Applying acoustic treatment to a room, for the purpose of listening to music, is partly science and partly art.
The aim of acoustic treatment, in a room designed for listening, is to allow you to hear your speakers as accurately as possible. In an untreated room sound bounces around, recombining with the primary source (the speakers) to create new sound which often lacks clarity and balance. The room dimensions, construction material, seating position, speaker placement, existing furniture etc. are just some of the factors that need to be considered when designing an acoustic treatment for a room. It is desirable that the room retains a natural sense of space, which is why in professional studios you see plenty of hard surfaces combined with absorption, in the form of resonator panels. Our own HA600-75 hybrid panel exhibits the same characteristics of a resonator panel by absorbing lower frequencies and reflecting high frequencies.
Room acoustic treatment is often poorly understood.
The most common error is to cover a large area of the walls with some type of thin foam (50mm or less) or carpet/drapes. The problem is that these acoustic treatments are only suitable for absorbing higher frequencies, generally 500 hz and above. Widespread high frequency absorption creates a dramatic change to our perception of a room or space, as a consequence it sounds “acoustically treated”. As thin acoustic treatments will have no impact on lower frequencies, the result is a room that sounds extremely boomy and muddy, resonating freely at lower frequencies. The room will be acoustically unbalanced with short high frequency reverb times and long low frequency reverb times.
A room is a bit like a large musical instrument. When excited it will produce it’s own characteristic sound.
The reality is that most of us will be treating a rectangular shaped room. A room will resonate at certain frequencies and create standing waves. In respect to lower frequencies, some locations in the room particular bass frequencies will sound artificially loud and in other areas it will sound like some bass frequencies have been turned down. This can happen in the space of 30cm. Some rooms also exhibit the “one note bass” effect where low frequencies all sound like one note.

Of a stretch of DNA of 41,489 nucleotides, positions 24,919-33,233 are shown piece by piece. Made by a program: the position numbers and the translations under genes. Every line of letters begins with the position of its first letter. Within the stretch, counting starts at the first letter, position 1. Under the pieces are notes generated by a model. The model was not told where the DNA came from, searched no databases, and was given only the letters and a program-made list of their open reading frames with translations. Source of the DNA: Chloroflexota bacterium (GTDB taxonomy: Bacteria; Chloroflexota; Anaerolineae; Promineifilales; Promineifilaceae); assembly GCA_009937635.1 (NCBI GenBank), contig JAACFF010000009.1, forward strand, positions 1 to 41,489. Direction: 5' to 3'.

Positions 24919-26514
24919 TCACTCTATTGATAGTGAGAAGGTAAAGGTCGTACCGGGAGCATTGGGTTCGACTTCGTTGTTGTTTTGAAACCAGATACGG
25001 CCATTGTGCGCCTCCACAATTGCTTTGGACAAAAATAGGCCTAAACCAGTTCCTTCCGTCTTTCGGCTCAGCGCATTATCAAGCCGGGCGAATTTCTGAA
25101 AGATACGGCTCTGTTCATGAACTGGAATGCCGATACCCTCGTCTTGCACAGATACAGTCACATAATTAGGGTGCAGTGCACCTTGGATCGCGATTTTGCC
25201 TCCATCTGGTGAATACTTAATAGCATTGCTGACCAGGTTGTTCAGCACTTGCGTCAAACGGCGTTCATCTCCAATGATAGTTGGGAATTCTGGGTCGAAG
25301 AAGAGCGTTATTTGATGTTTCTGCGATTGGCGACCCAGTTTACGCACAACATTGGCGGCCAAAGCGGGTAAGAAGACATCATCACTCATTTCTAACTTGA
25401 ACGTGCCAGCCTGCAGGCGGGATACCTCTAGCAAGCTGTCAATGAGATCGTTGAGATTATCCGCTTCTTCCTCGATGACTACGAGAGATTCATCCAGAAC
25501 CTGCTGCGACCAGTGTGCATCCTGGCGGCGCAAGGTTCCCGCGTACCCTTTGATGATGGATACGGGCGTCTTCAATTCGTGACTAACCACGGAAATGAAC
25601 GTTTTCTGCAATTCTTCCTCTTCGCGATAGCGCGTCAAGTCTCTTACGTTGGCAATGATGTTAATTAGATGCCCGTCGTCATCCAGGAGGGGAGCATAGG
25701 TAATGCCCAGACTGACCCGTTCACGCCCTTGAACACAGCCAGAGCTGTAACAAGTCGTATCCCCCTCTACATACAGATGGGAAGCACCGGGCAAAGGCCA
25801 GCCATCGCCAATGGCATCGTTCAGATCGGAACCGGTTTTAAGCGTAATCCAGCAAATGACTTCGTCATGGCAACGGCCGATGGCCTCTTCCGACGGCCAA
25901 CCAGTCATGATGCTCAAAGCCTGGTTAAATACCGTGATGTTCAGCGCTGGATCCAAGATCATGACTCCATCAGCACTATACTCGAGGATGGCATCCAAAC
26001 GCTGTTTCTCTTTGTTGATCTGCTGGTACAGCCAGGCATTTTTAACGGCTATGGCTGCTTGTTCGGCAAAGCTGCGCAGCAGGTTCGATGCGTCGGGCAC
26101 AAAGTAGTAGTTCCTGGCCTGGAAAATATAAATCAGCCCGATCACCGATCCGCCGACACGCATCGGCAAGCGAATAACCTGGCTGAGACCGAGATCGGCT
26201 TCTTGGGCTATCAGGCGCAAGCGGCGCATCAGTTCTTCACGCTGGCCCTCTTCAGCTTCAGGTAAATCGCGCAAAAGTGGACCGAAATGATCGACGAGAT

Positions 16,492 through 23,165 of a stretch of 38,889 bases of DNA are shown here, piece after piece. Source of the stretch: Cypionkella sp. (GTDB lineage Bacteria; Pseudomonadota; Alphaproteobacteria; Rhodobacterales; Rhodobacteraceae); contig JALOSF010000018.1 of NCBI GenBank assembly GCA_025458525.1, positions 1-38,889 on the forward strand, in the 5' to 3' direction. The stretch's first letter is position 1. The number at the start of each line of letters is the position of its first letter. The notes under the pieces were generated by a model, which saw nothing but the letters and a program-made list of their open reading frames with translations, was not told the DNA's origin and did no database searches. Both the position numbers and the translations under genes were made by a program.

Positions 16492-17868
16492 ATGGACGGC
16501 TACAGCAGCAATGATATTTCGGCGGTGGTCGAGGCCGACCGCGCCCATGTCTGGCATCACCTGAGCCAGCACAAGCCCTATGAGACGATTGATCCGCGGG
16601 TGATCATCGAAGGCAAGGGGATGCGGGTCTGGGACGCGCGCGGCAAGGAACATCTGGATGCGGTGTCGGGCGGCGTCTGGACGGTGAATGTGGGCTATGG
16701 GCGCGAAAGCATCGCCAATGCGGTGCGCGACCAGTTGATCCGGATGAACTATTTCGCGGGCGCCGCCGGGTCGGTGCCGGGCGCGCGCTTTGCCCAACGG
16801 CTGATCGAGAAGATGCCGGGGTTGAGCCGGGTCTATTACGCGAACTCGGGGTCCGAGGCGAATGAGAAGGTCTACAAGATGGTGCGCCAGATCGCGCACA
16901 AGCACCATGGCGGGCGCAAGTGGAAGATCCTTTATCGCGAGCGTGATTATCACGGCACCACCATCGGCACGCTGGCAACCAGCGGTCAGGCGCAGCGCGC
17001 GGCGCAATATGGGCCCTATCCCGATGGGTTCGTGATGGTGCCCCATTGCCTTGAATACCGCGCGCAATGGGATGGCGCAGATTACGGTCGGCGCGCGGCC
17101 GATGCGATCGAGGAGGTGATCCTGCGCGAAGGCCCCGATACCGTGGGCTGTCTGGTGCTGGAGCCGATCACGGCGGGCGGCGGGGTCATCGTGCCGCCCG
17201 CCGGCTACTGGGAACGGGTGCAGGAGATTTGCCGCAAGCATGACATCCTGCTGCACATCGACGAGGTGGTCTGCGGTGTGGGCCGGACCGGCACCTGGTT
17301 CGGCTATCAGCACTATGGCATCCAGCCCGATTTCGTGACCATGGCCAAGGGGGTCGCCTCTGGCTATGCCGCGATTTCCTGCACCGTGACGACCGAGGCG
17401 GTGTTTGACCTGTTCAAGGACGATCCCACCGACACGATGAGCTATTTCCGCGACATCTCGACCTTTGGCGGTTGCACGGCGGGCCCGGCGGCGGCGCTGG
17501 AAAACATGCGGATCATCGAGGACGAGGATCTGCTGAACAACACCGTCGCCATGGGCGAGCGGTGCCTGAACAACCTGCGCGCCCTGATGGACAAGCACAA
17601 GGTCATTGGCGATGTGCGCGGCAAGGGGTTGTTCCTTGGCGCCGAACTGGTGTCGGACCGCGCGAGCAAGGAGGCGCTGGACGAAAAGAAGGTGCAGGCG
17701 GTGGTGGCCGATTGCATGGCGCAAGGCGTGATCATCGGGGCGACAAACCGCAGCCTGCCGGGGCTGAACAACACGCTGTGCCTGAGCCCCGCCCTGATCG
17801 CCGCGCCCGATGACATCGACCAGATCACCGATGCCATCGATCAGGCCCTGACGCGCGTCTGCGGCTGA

Acoustic treatment should still leave the room with a natural sense of space
A totally dead space quickly becomes an unpleasant space to be in. It is very easy to apply too much high frequency absorption to a room, and not enough bass trapping. It is important that an acoustic treatment absorbs a broad frequency range.
An acoustic treatment package should be a balance between low, mid-range and high frequency absorption.
Assessing bass resonance
Can be achieved by playing a track with a lot of low end that you are familiar with. My personal favorite test CD is Grace Jone’s version of “Private Life” from the “Warm Leatherette” album. It features Sly Dunbar on drums and Robbie Shakespeare on bass, recorded at Compass Point Studios in the Bahamas before the days of Pro Tools! (AC/DC also recorded “Back in Black” at Compass around the same time, and also features a great drum sound). Place a midline between your speakers to the back of the room. If you’re really keen you can run some masking tape on the floor, numbered at 30cm intervals for reference. Put on your test CD and start listening with your chair placed about a metre from the speakers. Gradually move your chair back along the midline and notice how the acoustics of the room increasingly influence the sound from your speakers. Are there areas where the bass becomes quieter? Are there areas where the bass becomes louder? Is the bass better defined in some spots? Does it just sound bad anywhere you sit? This is also a good method to find the best listening position or “sweet spot”. In the home theatre environment it is important that the sound is acceptable in all the potential audience seating positions.
How much acoustic treatment does a room require?
Ultimately comes down to personal taste and requirements. Broadband panels at the first reflection points are generally essential and dramatically improve the focus, clarity and imaging of the speakers. First reflection points can be located by placing a mirror on the wall. The position at which you can see the speakers is also the acoustic reflection point. Bass traps are best placed behind the speakers but can also be installed in the ceiling or rear corners.
Another aspect of room acoustics. An acoustic diffuser will spread reflected sound in various directions and is used to help reduce standing waves and flutter. They help to modify the acoustics of a room while retaining a natural sense of space rather than a room that is heavily damped. They help break up the rigid dimensions of a room by reflecting sound in a more random fashion. In a recording studio control room a diffusion panel is often installed on the rear wall. The HA600/75 hybrid diffuser has been designed to provide a desirable balance of diffusion and absorption.